4. Pause, then extend your arms to return to the starting position.

Tip

Try this body-weight chest exercise only once you've mastered traditional, feet-on-the-floor push-ups.

7. Plyo Push-Up on Bench

Skill Level Advanced
  1. Start in regular push-up position with your hands on a bench, body in a straight line from head to hips to heels.
  2. Lower down, then powerfully push up off of the bench releasing your hands from the bench.
  3. Land with slightly bent elbows and go straight into your next rep.

Tip

For the best results, do this movement near the beginning of your body-weight chest workout, right after your warm-up. That way, you will have plenty of power in the tank to do the explosive compound exercise with good form.

8. Diamond Push-Up

Skill Level Intermediate
  1. Start in a high plank position, then move one hand forward a few inches.
  2. Bend your elbows to lower your chest to the floor, keeping your hips level.
  3. Press back up.
  4. Do all reps on one side, then switch. Or, if you want, alternate sides with each rep.

Best Body-Weight Exercises for Your Back and Biceps

9. Chin-Up

Skill Level Advanced
  1. Reach up and grab the bar with an underhand grip, your hands about shoulder-width apart. Your palms should face you. Brace your core and glutes.
  2. Squeeze your shoulder blades down and together, then pull through your arms to lift yourself up until your chin is above the bar.
  3. Pause, then slowly lower yourself back down to the starting position.

Tip

The difference between a pull-up and a chin-up is your grip position: With a pull-up, your palms face away from you. With a chin-up, your palms face toward you, Wickham explains. “This seems like a small detail, but this changes the position of your shoulders" and which back and biceps muscles you emphasize.

Because they involve holding the bar with an underhand grip, chin-ups act similarly to body-weight curls, working your biceps and forearms to a higher degree than pull-ups.

10. Pull-Up

Skill Level Advanced
  1. Reach up and grab a pull-up bar with an overhand grip, hands a little wider than shoulder-width apart. Your palms should face away from you. Brace your core and glutes.
  2. Squeeze your shoulder blades down and together, then pull through your arms to lift yourself up until your chin is level with the bar.
  3. Pause, then slowly lower yourself back down to the starting position.

This challenging calisthenics move focuses on your lats. And while still an effective body-weight forearm exercise, it places less stress on the biceps compared with the chin-up.

11. Eccentric (Negative) Pull-Up

Skill Level Intermediate
  1. Step up on a bench or stool with a pull-up bar at chest height. Pin your elbows at your sides and grab the bar with an overhand grip, hands a little wider than shoulder-width apart. Your palms should face away from you. Brace your core and glutes.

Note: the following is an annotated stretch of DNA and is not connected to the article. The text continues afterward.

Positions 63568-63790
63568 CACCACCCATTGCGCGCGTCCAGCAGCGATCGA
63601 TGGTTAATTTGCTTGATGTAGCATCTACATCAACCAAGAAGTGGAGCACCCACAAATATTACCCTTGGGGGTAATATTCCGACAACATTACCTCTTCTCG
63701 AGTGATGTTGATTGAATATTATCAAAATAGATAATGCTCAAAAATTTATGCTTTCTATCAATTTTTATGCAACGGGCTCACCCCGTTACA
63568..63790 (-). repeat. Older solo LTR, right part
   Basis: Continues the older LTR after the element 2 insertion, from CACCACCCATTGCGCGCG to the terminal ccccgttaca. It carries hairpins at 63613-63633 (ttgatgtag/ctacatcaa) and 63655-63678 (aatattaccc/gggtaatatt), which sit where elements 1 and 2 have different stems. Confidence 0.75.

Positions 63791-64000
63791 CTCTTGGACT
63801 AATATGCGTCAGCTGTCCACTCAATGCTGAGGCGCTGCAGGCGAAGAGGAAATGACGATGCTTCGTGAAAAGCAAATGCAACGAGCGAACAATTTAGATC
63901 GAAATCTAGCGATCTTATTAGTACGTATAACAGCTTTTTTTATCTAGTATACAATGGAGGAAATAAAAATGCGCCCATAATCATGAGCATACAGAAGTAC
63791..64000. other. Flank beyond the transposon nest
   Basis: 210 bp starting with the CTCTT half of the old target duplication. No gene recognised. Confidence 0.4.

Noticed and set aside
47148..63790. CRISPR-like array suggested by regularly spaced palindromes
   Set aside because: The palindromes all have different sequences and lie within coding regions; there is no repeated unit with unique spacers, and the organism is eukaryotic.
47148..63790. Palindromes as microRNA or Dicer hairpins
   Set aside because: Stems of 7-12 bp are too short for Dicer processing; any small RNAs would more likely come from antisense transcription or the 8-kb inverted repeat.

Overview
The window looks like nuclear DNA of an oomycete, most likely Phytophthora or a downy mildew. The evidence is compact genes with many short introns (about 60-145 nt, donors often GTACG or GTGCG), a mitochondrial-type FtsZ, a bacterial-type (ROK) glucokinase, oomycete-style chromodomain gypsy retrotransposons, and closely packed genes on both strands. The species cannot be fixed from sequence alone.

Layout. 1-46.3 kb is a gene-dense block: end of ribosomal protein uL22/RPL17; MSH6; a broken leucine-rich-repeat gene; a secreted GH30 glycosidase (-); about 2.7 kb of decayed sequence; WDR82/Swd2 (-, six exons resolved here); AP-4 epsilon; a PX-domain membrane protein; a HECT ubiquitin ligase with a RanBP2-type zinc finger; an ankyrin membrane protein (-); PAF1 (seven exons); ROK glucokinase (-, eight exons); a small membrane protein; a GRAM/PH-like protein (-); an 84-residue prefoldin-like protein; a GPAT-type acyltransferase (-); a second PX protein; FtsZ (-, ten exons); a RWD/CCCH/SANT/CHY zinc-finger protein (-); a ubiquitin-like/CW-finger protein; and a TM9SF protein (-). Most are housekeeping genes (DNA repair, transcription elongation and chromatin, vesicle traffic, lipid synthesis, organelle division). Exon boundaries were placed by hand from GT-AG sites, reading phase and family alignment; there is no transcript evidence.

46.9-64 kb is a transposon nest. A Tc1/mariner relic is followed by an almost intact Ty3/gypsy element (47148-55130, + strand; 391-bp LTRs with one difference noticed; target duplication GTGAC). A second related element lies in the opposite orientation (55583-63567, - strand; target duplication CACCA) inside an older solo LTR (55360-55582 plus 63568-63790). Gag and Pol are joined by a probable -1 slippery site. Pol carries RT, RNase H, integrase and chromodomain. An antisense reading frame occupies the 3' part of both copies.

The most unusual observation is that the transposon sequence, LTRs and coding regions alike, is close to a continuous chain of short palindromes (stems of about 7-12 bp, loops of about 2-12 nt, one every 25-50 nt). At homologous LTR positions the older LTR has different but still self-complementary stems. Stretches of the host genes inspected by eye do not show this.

2. With control, slowly lower down on a three count to the bottom of your movement.
  3. Step back onto the stool and repeat.

Tip

Can't do pull-ups? Negative pull-ups are a great way to work up to them. With them, you focus on the eccentric (or lowering phase) of the exercise. Try lowering over 2 seconds, then build to 3 or even 5.

12. Inverted Row

Skill Level All Levels
  1. Grab a bar or table edge (be sure it’s sturdy) with your hands a little wider than your shoulders.
  2. Hang underneath the bar or table with your body straight, heels on the floor and arms fully extended.
  3. Flex your elbows, pulling the chest toward the bar or table with your shoulder blades retracted.
  4. Pause at the top of the motion, then slowly extended the elbows, returning to the starting position.

13. Superman

Skill Level All Levels
  1. Lie facedown on the floor with your legs together and your arms extended in front of you.
  2. Keeping your core braced, squeeze your back muscles to lift your arms, chest and legs off of the mat.
  3. Pause, then lower back down.

14. Prone Swimmer

Skill Level All Levels
  1. Lie facedown on the floor with your legs together and your arms extended in front of you.
  2. Keeping your core braced, squeeze your back muscles to lift your chest, one arm and the opposite leg off of the mat.
  3. Pause, then lower back down.

Best Body-Weight Exercises for Your Core

15. High Plank

Skill Level All Levels
  1. Start on your hands and knees with your shoulders stacked above your wrists and your hips directly above your knees.
  2. Step your right foot back and then your left foot to balance on your hands and toes. Your body should form a'postraight line from the top of your head to your heels. Squeeze your core and glutes to flatten your lower back.
  3. Hold this position while maintaining a neutral spine.

16. Low Plank

Skill Level All Levels
  1. Lie face down on the floor, with your forearms on the floor, elbows directly beneath your shoulders.
  2. Extend your legs straight behind you, toes tucked.
  3. With your core braced, press into your toes and forearms and raise your body up off the ground.
  4. Keep your back flat and your body in a straight line from head to hips to heels.

17. Mountain Climber

Skill Level Intermediate
  1. Get in a high plank with your hands under your shoulders and your body in a straight line from your head to heels. Brace your core.
  2. Bring your right knee toward your chest.
  3. Quickly extend your right leg back out while bring your left knee toward your chest.
  4. Alternate legs as quickly as possible.

18. Side Plank

Skill Level All Levels
  1. Lie on your right side with your right arm bent and your elbow under your shoulder.
  2. Push through your feet and forearm to raise your hips off the floor so that you form a straight line from feet to shoulders.